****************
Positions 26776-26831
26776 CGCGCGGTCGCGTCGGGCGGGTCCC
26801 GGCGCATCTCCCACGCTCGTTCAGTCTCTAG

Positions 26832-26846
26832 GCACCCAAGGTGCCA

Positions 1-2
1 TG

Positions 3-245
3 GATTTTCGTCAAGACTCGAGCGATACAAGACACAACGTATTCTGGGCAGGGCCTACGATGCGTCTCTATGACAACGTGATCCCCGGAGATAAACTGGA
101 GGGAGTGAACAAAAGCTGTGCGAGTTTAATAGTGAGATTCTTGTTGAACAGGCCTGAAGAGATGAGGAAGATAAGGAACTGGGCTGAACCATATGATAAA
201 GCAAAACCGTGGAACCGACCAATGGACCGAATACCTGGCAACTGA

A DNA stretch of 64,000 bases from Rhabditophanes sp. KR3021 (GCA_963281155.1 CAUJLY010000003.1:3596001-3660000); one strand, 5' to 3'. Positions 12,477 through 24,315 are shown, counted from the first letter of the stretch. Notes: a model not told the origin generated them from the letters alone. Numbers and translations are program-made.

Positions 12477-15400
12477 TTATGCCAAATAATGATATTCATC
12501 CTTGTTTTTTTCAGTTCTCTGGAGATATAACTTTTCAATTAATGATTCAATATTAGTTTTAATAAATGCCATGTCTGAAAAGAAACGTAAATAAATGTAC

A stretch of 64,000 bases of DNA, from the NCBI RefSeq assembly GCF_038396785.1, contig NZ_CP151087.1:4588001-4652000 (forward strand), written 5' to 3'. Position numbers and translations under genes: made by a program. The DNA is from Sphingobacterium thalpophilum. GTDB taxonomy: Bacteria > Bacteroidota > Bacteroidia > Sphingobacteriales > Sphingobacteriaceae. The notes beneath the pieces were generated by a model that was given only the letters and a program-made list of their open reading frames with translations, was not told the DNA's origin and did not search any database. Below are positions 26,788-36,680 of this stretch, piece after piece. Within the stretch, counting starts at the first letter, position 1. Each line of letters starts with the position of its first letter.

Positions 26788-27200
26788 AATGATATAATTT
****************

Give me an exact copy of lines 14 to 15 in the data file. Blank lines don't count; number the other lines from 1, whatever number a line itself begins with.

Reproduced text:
12477 TTATGCCAAATAATGATATTCATC
12501 CTTGTTTTTTTCAGTTCTCTGGAGATATAACTTTTCAATTAATGATTCAATATTAGTTTTAATAAATGCCATGTCTGAAAAGAAACGTAAATAAATGTAC